Cobblestone Pub redevelopment plan refused by Dublin City Council

Padraig Conlon 29 Nov 2021

Dublin City Council has refused planning permission for a hotel to be built on the site of the Cobblestone Pub.

Developer Marron Estates had lodged an application for permission to build a nine-storey hotel at 77-80 North King Street, in Smithfield, which includes the Cobblestone.

More than 600 objections were lodged with the council and an online petition, Save the Cobblestone, gathered over 34,000 signatures.

A very well attended public demonstration was also held in the city centre last month.

Labour Party spokesperson on arts and culture Senator Marie Sherlock has strongly welcomed the decision by Dublin City Council to refuse permission.

Speaking this morning, Senator Sherlock said that this must be a ‘turning point in the battle for cultural spaces’ in Dublin and that resources must be made available for the number of artistic and cultural venues to expand.

“It is a massive relief that this thoughtless destruction of cultural space has been averted,” Senator Sherlock said.

“This decision is a huge credit to the 700-plus people who made submissions, along with the thousands more who supported this cause via the online petition or who took part in the two public days of action to Save the Cobblestone.

“Critically, we need to ensure that this is a turning point in the battle for Dublin’s cultural spaces.

“Today cannot be a one-off. We must build on the movement that has come together to save the Cobblestone and reverse the decades-long hollowing out of cultural space in our city.

“Over the past twenty years we have seen countless nightclubs, pubs and creative spaces bought out and turned into hotels or other commercial uses.”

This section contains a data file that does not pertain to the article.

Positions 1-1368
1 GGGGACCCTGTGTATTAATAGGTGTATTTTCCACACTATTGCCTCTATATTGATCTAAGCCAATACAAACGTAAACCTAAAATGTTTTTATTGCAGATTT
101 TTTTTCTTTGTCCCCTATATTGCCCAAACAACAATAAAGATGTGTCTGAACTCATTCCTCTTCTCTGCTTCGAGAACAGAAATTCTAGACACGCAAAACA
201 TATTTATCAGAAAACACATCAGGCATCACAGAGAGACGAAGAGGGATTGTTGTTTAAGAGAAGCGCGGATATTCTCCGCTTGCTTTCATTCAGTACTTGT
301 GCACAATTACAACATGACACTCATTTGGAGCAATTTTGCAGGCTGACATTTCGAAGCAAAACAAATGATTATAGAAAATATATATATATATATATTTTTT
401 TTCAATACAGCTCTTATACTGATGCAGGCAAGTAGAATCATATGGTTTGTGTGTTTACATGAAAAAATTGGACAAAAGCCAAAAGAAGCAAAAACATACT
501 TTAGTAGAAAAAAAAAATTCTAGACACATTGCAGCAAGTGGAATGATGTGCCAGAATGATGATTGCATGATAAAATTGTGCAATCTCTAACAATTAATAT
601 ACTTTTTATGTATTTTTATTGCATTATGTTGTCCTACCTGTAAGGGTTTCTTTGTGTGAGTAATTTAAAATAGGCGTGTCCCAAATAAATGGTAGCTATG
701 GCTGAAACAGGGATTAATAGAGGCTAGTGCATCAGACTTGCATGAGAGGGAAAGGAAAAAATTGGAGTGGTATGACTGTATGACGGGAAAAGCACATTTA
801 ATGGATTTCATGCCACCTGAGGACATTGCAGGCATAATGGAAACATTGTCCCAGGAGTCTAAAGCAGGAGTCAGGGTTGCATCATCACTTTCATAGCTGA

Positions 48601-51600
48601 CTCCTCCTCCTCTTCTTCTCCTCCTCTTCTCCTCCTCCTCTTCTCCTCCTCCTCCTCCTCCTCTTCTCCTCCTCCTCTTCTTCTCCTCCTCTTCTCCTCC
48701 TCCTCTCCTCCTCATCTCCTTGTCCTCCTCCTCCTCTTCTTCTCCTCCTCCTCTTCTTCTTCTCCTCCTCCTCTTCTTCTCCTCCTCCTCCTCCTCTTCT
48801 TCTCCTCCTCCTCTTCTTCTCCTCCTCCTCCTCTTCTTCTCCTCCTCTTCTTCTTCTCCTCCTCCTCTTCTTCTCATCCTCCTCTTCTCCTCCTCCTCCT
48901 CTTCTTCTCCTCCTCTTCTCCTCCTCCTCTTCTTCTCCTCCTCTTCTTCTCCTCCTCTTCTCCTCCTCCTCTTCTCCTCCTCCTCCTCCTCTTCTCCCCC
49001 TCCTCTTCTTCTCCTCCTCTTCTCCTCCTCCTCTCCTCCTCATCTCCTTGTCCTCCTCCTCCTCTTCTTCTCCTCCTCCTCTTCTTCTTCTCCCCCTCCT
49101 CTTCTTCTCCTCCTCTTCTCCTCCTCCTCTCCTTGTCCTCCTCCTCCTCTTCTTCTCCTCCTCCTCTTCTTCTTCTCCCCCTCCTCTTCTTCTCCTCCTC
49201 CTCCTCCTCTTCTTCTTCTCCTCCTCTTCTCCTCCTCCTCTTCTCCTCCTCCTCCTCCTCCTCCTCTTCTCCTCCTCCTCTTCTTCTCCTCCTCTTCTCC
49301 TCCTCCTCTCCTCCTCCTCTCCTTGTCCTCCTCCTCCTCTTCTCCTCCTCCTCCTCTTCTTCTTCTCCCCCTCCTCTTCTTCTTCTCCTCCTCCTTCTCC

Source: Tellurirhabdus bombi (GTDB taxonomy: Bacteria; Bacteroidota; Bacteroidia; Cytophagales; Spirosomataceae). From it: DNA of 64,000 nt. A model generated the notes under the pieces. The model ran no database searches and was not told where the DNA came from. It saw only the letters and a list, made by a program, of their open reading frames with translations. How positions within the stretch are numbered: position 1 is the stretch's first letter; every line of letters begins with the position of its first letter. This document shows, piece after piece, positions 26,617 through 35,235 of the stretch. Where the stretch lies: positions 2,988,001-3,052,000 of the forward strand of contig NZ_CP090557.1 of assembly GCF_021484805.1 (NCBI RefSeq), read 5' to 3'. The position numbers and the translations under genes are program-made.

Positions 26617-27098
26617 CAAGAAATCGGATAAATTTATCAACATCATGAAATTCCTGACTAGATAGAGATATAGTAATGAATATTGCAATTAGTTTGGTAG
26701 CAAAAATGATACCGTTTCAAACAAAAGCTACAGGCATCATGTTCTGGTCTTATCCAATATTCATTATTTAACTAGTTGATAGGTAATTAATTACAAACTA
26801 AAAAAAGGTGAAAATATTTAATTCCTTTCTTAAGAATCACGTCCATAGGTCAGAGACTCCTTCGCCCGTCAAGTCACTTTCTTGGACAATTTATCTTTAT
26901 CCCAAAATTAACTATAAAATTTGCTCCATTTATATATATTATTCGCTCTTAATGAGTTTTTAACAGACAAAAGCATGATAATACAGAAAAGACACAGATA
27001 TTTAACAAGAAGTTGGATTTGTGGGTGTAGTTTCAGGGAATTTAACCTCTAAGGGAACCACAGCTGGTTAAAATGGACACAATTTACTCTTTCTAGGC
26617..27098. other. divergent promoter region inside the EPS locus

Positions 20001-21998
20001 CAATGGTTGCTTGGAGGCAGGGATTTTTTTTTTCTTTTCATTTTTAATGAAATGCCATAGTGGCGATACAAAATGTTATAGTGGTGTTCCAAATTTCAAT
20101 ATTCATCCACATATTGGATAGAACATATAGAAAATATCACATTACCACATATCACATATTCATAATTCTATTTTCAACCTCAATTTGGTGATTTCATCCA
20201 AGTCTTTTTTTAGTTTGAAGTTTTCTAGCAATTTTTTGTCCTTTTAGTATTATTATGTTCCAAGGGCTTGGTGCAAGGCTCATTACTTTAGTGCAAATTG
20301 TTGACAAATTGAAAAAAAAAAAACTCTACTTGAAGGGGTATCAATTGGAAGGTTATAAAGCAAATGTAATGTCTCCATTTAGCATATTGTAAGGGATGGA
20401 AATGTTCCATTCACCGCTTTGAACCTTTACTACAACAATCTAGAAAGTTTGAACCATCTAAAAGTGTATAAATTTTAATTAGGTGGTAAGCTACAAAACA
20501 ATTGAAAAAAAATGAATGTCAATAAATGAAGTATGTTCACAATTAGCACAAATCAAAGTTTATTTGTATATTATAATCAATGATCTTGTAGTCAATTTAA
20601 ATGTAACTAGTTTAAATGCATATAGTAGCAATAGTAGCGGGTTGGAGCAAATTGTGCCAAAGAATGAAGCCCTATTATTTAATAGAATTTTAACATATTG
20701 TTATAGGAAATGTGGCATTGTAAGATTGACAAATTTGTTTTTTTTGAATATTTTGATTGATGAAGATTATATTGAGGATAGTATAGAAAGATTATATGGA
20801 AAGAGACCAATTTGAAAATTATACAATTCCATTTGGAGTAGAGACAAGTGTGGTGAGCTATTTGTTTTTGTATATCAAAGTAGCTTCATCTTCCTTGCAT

“Critically, we now need to see the State and local authorities protecting and expanding cultural space by directly purchasing and supporting the purchase of dedicated properties for cultural and artistic activities.”

Sinn Féin North-West Inner City Councillor Janice Boylan has also welcomed the decision of Dublin City Council planners to refuse permission.

“This is hugely welcome news,” she said.

It is a victory for The Cobblestone, for the thousands who campaigned to save it and for the local community.

“The widespread public support for the preservation of this centre of Irish music and culture points the way forward for better planning in our city.

“The same reasons given for refusing the planning application for this hotel development should apply to the Hammerson plans for Moore Street.”

Another person who has welcomed the decision by Dublin City Council is leading Moore Street campaigner James Connolly Heron.

“The Moore Street Preservation Trust welcomes the decision of City Planners to refuse permission for The Cobblestone Pub development,” he said.

“It should be noted that much of the reasoning behind their decision can be applied to the planning applications submitted for the proposed development of Moore Street in terms of over-development, scale, context and interference with protected structures.

“Hopefully this decision is a signal that the unseemly haste with which developers are in effect planning the future of the capital city contrary to the wishes of citizens is now at an end.

“More importantly, if the Cobblestone is held by the Planning Authority to be worthy of preservation then it follows that the same level of protection must be extended to what the National Museum describe as ‘the most important historic site in modern Irish history’ – the very streets and laneways that witnessed the birth of The Republic.

“The Moore Street Preservation Trust Plan goes on public display at City Hall on this Wednesday 1 December in response to the Department of Housing, Heritage and Local Government’s call for a redesign of the proposed development plan for Moore Street.

“The adoption of this plan will end the continuing uncertainty surrounding the preservation and protection of the last extant 1916 Battleground and National Monument.”

People Before Profit Councillor Tina McVeigh also expressed her joy at the news that the council had refused to give the green light to the controversial plans.

“An incredible victory for people power and so inspiring,” she said

“Today I feel hope for the future of Dublin, her cultural spaces, her public spaces, her community, our city.

“Thank you to everyone who made this happen.”

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